Africa: 'No Tomorrow' for Many Unless Consumption Falls - UN

The Dandora Municipal Dumping Site, Nairobi, Kenya (file photo).

Nairobi — Global exploitation of natural resources - from water, sand and timber to oil, coal and gemstones - has more than tripled in 50 years, the United Nations said on Tuesday, warning of devastating environmental impacts unless demand is reduced.

Surging consumption of natural resources - 92 billion tonnes in 2017 - accounts for half of the world's planet-heating greenhouse gas emissions and over 90 percent of the world's biodiversity loss, the Global Resources Outlook 2019 found.

If resource use doubles by 2060, as predicted based on current trends, a further 10 percent of forests and 20 percent of habitats, such as grasslands, will disappear, it said.

"The Global Resources Outlook shows that we are ploughing through this planet's finite resources as if there is no tomorrow, causing climate change and biodiversity loss along the way," said Joyce Msyua, acting head of UN Environment.

"Frankly, there will be no tomorrow for many people unless we stop," said Mysua of the agency formerly known as the U.N. Environment Programme (UNEP).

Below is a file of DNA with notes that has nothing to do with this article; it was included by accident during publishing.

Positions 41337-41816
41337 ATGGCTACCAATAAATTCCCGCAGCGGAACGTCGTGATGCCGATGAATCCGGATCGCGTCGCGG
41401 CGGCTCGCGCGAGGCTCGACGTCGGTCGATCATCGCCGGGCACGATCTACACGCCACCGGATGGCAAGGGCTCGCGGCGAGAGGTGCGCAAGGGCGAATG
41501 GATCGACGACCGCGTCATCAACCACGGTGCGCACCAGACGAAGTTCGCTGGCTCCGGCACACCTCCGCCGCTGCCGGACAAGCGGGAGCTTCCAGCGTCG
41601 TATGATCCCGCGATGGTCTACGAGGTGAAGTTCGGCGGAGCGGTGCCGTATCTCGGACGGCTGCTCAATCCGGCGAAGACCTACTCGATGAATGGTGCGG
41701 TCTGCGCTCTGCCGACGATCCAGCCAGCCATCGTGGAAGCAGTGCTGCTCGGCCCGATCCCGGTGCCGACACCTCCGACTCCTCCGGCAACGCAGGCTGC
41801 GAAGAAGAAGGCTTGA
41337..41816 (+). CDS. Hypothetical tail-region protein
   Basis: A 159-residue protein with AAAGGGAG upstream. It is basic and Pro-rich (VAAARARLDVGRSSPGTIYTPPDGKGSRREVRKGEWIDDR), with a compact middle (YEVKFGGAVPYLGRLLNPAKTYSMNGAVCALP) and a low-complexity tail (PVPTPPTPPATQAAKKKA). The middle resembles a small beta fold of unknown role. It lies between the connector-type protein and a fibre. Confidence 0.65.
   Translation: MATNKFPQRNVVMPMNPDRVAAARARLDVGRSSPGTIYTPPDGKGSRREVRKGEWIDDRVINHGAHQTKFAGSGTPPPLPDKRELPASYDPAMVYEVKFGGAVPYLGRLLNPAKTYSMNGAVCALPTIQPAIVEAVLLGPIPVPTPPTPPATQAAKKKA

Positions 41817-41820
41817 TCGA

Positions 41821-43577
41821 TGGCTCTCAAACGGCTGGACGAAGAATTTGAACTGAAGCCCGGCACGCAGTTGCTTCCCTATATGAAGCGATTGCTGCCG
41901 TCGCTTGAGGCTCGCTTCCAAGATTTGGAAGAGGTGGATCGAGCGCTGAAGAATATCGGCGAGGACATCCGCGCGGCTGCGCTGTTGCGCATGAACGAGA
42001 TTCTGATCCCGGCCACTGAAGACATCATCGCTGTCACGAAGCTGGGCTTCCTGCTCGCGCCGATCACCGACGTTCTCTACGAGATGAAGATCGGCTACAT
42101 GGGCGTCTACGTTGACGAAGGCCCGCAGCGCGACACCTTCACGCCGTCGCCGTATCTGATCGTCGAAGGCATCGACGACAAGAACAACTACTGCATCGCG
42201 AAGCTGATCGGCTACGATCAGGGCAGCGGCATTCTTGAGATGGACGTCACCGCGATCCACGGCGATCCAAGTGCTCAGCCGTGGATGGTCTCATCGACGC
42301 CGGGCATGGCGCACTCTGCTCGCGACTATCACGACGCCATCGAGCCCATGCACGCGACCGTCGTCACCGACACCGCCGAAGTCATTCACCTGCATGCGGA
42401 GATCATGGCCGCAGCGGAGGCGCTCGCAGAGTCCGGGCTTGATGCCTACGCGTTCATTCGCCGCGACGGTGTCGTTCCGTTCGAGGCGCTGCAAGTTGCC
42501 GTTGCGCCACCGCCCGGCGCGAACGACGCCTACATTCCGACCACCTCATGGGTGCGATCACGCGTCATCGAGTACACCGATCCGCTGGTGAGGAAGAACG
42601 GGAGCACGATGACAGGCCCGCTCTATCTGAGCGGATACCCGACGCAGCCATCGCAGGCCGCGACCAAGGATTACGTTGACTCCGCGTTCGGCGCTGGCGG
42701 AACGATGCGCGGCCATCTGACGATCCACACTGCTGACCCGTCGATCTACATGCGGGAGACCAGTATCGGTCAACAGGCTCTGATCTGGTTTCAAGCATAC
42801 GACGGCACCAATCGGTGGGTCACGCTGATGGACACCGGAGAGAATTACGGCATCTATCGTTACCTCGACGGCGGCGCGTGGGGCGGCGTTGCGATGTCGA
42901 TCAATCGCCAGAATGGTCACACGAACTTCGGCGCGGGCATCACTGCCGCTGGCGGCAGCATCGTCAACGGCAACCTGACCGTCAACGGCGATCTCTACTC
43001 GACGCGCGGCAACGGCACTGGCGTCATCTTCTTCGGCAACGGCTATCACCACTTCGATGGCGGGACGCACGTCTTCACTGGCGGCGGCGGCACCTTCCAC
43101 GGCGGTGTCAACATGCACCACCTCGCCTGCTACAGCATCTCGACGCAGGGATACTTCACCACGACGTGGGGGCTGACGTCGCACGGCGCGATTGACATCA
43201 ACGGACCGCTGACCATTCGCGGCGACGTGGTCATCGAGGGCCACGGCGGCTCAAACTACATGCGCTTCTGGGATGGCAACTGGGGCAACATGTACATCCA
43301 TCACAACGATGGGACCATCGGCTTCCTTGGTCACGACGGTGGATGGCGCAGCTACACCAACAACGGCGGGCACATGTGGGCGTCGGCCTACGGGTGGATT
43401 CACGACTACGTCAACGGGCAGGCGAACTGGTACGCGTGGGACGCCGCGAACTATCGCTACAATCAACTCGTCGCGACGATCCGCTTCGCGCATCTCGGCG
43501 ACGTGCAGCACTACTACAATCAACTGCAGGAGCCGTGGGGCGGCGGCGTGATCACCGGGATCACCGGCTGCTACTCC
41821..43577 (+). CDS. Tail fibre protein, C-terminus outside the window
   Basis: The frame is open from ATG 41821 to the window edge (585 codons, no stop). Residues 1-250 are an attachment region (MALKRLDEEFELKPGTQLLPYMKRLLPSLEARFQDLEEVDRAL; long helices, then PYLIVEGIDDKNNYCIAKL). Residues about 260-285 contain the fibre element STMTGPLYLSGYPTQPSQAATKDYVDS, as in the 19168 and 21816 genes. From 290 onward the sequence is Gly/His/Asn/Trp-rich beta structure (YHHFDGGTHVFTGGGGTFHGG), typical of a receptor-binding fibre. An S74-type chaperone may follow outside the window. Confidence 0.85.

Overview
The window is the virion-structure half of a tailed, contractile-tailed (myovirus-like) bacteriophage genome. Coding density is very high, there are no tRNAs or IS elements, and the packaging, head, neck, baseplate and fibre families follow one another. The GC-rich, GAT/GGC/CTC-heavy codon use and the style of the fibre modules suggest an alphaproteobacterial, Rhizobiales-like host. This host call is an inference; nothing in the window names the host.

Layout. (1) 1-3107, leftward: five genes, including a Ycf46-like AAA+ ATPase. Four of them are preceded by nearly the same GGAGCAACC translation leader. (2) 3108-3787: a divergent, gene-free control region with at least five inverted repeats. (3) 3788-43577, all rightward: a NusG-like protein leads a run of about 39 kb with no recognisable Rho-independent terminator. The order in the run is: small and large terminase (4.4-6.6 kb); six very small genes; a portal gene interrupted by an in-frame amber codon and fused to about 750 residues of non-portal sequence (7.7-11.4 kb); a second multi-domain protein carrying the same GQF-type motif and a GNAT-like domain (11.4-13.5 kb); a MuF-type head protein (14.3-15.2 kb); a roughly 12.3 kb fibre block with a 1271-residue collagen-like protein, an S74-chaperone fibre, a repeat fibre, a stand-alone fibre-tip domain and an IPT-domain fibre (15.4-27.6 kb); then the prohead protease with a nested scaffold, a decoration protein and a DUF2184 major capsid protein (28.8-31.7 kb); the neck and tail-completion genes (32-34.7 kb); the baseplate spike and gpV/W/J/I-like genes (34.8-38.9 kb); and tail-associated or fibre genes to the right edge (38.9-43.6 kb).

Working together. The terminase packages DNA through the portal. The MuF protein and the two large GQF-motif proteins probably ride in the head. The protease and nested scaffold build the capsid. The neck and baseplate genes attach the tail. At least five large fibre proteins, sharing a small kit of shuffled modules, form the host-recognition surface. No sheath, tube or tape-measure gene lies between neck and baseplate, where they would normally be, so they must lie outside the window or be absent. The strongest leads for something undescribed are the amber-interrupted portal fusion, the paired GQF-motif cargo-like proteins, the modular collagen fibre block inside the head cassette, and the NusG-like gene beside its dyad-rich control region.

The findings were released at the U.N. Environment Assembly, a five-day summit where ministers plan to commit to create a more sustainable planet - from reducing food waste and plastic pollution to developing technologies to combat climate change.

Experts said they were surprised by the heavy contribution resource extraction was making to climate change and warned that carbon emissions could increase by about 40 percent by 2060 if the business-as-usual scenario continued.

Without more responsible, efficient natural resource management, they said, achieving global targets on climate change like the Paris Agreement and or Sustainable Development Goals (SDGs) on protecting biodiversity would be difficult.

The Paris climate agreement, adopted by almost 200 nations in 2015, set a goal of limiting warming to "well below" a rise of 2 degrees Celcius above pre-industrial times.

"These are tremendously high numbers," said Stefanie Hellwerg, one author of the report by the U.N.'s International Resource Panel, which monitors global natural resource flows.

"It shows us that commitments such as the Paris Agreement or the SDGs on biodiversity, will be very challenging to meet. We need action immediately."

Experts called for increased regulation on resource extraction and more investment to develop alternatives.

"We need to develop innovative solutions on how to make the same products with less natural resources or through replacing them with different materials," said Bruno Oberle, one of the report's authors.

"We should also look at making natural resources more expensive by imposing a tax as this will provide pressure to use them more efficiently."

(Reporting by Nita Bhalla @nitabhalla, Editing by Katy Migiro. The Thomson Reuters Foundation is the charitable arm of Thomson Reuters, and covers humanitarian news, women's and LGBT+ rights, human trafficking, property rights and climate change. Visit http://news.trust.org)

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